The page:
Background

Romania’s current fiscal regime for oil and gas upstream operations was established in 2002 by an amendment of the petroleum law in force at that time and was kept as such under the Petroleum law no. 238/2004 (Petroleum Law) currently in force. In a nutshell, Romania applies a system of gross royalties for both oil and gas payable by the titleholders of petroleum concession agreements to the Romanian State on a quarterly basis, with rates ranging between 3.5% and 13.5% for crude oil and 3.5% and 13% for gas in respect of gross production and by reference to prices established by the National Agency for Mineral Resources (NAMR) (based on a methodology which refers to prices at global trading hubs). The royalty regime is valid for the duration of a petroleum concession agreement. The Petroleum Law does not apply different royalty regimes to onshore and offshore production or to conventional and unconventional oil and gas. Failure to pay the royalty may lead to termination of the petroleum concession agreement.

A revision of this system has been expected for almost three years – during this time, various scenarios have been considered by the Romanian Government and there have been discussions as to whether the royalty system should be redesigned as a mechanism (method of computation) or rather to change only the royalties’ rates. Industry players have made substantial efforts to curb the government’s intentions to increase the rates and introduce supplementary taxation by analysing the fiscal regime applied to the oil & gas sector in other European countries and highlighting the negative effects that excessive taxation would have on the petroleum activities in Romania.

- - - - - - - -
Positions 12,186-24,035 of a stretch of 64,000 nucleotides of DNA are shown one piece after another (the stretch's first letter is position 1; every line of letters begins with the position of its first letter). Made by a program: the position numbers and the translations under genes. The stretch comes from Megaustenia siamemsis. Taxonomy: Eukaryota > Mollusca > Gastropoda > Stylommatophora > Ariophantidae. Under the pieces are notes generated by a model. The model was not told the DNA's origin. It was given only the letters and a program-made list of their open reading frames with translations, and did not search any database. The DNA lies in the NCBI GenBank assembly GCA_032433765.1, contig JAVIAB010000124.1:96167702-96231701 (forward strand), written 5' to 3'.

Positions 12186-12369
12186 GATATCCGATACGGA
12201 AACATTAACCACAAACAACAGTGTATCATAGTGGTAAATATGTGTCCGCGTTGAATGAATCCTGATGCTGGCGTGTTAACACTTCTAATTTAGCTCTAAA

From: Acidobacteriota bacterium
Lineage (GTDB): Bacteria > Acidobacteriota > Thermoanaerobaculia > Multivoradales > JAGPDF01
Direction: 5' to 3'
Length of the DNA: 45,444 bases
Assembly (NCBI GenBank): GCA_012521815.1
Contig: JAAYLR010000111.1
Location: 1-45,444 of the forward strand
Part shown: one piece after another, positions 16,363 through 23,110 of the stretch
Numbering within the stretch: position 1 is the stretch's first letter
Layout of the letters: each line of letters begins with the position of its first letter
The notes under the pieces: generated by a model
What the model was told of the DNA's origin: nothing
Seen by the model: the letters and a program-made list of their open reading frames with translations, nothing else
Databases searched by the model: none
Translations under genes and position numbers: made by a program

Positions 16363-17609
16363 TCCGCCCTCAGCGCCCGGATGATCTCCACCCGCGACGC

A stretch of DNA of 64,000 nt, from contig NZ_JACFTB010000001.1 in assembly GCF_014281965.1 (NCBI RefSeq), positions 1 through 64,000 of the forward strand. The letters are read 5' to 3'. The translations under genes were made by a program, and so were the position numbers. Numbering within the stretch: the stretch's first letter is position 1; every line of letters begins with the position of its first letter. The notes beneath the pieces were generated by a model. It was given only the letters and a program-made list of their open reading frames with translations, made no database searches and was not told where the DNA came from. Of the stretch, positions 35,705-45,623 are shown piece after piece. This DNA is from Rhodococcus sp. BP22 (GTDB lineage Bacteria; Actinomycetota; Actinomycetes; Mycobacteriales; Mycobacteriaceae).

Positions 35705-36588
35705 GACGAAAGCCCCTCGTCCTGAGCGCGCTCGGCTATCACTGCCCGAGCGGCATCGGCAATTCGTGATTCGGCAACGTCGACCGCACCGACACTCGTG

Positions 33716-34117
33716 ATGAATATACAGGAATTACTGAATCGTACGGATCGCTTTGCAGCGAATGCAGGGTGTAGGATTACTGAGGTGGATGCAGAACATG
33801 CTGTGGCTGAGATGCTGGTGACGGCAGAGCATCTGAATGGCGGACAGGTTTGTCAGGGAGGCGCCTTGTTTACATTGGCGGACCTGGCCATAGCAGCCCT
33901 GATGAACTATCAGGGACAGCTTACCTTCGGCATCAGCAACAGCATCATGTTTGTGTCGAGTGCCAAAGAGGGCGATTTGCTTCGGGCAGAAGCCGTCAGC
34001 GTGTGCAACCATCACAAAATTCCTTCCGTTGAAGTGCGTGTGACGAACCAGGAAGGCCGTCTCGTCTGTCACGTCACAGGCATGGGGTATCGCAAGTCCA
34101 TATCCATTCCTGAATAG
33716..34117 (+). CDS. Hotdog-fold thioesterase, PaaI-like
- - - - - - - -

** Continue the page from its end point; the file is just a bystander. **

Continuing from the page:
Finally, a draft of the highly anticipated legislation on petroleum royalties was published by the Ministry of Economy on 23 October 2017 (Draft Royalties Law) (the full text may be accessed here). The Draft Royalties Law covers royalties applied for exploitation of mineral and hydromineral resources as well, but this note will focus on the provisions dealing with the fiscal regime applicable to hydrocarbon resources only.

Key provisions of the Draft Royalties Law

A novelty introduced by the Draft Royalties Law is the differentiation of the royalties applied for onshore and offshore upstream oil & gas activities.

Royalties for onshore upstream oil & gas activities

The current applicable royalties’ rates for the exploitation of oil and gas onshore set out in the Petroleum Law are maintained by the Draft Royalties Law, as follows:

Royalty Rate Gross Production
% Crude Oil/Condensate103 tons/quarter
3.5% for fields which produce below 10
5% for fields which produce between 10 and 20
7% for fields which produce between 20 and 100
13.5% for fields which produce above 100
% Natural Gas106 m3/quarter
3.5% for fields which produce below 10
7.5% for fields which produce between 10 and 50
9% for fields which produce between 50 and 200
13% for fields which produce above 200

The computation of the value of the royalty owed by the title holders is made in accordance with a methodology based on reference prices determined by NAMR and gross production registered at the measuring points:

Royalty= Value of Gross Production X Royalty Rate

where

Value of Gross Production = Gross Production at Measuring Points X Reference Price set by NAMR

If the sale price of the crude oil or gas (determined as the amount obtained by the title holder for the sale of the crude oil or gas, as the case may be, during the relevant reference period, minus the corresponding value added tax and any additional taxation) is higher than the applicable reference price, the royalty will be calculated based on the sale price.

The methodology for calculation of the reference prices will be established by order of the president of NAMR. The reference prices will be based on the Brent crude oil price and the natural gas price on the OPCOM centralised wholesale market, respectively.